Level 60 - how I keep myself motivated for almost 2 years

First post, level 60, wow O_o
Welcome to the forum! There is a lot left to learn and the community is amazing =)
Completing the levels is only half of the WK experience (the forum is the other :wink: )

Also, I’m nearing 5 years, currently at level 56 (so nearly there, just, took a detour :crazy_face: )


You’re welcome! Oh my bad for not explaining what 日本語は上手 means. But thank god that others have already explained it better than I ever could. But If I might add, I think you’ll learn 上手 and 日本語 soon enough as they do appear quite early in WaniKani. Also, I’m really glad that you could also get motivated just by reading that. I suppose you’ll get even more motivated once someone eventually told you that. You still have a long journey so best of luck!

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Thanks! I sure hope I will! And I hope you can find my advice useful so best of luck for you too! :grinning_face_with_smiling_eyes:

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Thanks! Yeah I suppose this is my first ever post but I have been a silent reader up to now. Looking back, I should have been more active in the forum since there are lots of useful information here and clearly the people here are lots of fun to talk with. It’s just that I felt like doing my reviews and lessons have been taking a lot of my time and I just couldn’t go to the forum very often. But now that I’ve reached level 60 and daily review will start dropping soon, I think I will be more active here.

Oh nice you’re almost there too. I didn’t find any real difficulties from level 56 to 60 so maybe your experience won’t be too far off. Good luck! :grinning_face_with_smiling_eyes:


Wow, congratulations!!! And welcome to the forum as well… I think?

Thanks for all that good advice, I’m actually planning of going to Japan for a year as an exchange student!!!

Also, did learning kanji only first and getting to grammar and co later give you any inconveniences, would you recomend that I do the same (since I don’t have much time on my schedule) or not?

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Well done!

I guess you deserve this, you’re probably the highest level first poster I’ve given this to, haha…

\textcolor{pink}{\huge \textsf{WELCOME! ^-^}}

Even if you’ve been a member for a while, so aren’t really new hehe
welcome gif - crabigator

Take the time to check out the FAQ and GUIDE if you haven’t already…
…but you probably have, because you seem like you’re diligent and awesome like that ^-^

There’s also a lot of good stuff on the forum to help you…
…that you’ve likewise probably already seen, but it still worth mentiioning!

The Ultimate Guide for WK
The Ultimate Additional Japanese Resource List
The New and Improved List of API and Third-Party Apps

I hope that you continue to enjoy WaniKani that your worship of the Crabigator is eternal!



I want to go to Japan soon, just got to level 9 like 20 minutes ago lol, I wonder how much I’d be able to interact with people haha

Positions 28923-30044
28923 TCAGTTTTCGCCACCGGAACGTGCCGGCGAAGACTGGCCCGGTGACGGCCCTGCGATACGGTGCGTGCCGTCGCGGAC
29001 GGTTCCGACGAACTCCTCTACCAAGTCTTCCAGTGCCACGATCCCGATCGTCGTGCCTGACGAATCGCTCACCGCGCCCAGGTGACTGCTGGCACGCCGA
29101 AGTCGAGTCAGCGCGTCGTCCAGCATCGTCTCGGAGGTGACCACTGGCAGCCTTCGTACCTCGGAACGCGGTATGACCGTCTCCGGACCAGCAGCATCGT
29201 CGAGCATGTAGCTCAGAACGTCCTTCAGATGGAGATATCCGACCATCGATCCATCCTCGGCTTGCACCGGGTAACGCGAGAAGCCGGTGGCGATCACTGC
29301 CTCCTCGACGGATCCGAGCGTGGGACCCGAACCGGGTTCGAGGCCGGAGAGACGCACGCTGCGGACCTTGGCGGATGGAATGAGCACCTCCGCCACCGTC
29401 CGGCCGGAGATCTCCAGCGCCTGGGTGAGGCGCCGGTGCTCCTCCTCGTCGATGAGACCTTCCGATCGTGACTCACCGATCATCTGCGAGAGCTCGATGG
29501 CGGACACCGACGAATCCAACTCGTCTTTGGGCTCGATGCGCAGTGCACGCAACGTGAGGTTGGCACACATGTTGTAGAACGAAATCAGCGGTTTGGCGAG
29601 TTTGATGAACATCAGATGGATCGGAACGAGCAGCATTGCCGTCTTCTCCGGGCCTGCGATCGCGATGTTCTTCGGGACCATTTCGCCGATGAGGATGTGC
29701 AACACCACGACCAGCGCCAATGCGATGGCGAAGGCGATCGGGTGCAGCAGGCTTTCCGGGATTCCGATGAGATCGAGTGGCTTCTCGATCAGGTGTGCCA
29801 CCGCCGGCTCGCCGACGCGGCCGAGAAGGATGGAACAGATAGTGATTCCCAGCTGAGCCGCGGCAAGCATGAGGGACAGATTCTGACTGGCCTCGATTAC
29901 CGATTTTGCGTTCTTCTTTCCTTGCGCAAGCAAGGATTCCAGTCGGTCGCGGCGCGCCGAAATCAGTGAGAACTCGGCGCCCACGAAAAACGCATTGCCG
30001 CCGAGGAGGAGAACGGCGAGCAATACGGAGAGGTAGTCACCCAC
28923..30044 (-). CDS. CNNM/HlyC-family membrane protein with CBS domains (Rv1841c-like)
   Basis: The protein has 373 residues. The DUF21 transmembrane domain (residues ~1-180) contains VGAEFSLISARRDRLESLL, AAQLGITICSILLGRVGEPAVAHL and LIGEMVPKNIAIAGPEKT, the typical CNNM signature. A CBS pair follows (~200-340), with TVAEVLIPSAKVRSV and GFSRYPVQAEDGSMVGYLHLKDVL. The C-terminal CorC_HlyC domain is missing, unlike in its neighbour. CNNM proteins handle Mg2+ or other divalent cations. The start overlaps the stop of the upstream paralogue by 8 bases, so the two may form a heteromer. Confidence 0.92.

Welcome to Wanikani and Farewell?

Great job man and congratulation!!

I should have saved my first post when I reach level 60… May be creating a new Wanikani ID and restart again might be a good idea. See you guys two years later!!

You are really optimistic with this Covid-19 situation these days lol.



Wow that sounds exciting! I’m glad if my advice could be of use.

Hmm no, I don’t think so. I didn’t find any inconveniences at all. In fact, I think it’s the contrary. Learning kanji first makes everything else easier. The more I learn kanji, the easier it is for me to understand grammar and listen to conversations.
If I remember it correctly, the tofugu’s guide to learning Japanese also recommends prioritizing learning kanji over everything else. This is also one of the reasons why I decided to focus on kanji first. Now that I have reached level 60, I can attest to that recommendation. And since your circumstances (not having too much time) is similar to mine, my answer is yes, I do recommend you to do the same.

Good luck for your exchange student program and hope you have fun studying!

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Oh my, thank you so much! Especially for the links. I think I could still use some of that :grinning_face_with_smiling_eyes:

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I think the first 10 levels provides you with some of the most useful words so you probably could interact quite a bit. And if you take me as a reference, I was level 7 when I went to Japan and I can still make do somehow. When I was at the bar, I talked quite a bit of topics with the natives there.
Music, anime, my own country and its culture, how my trip in Japan is so far. These are things I didn’t expect I could communicate at all seeing how much I’d learned at that time. But I did it somehow. Sure, there were times when I hit the language barrier but I could say most of the things I meant and most importantly I had fun.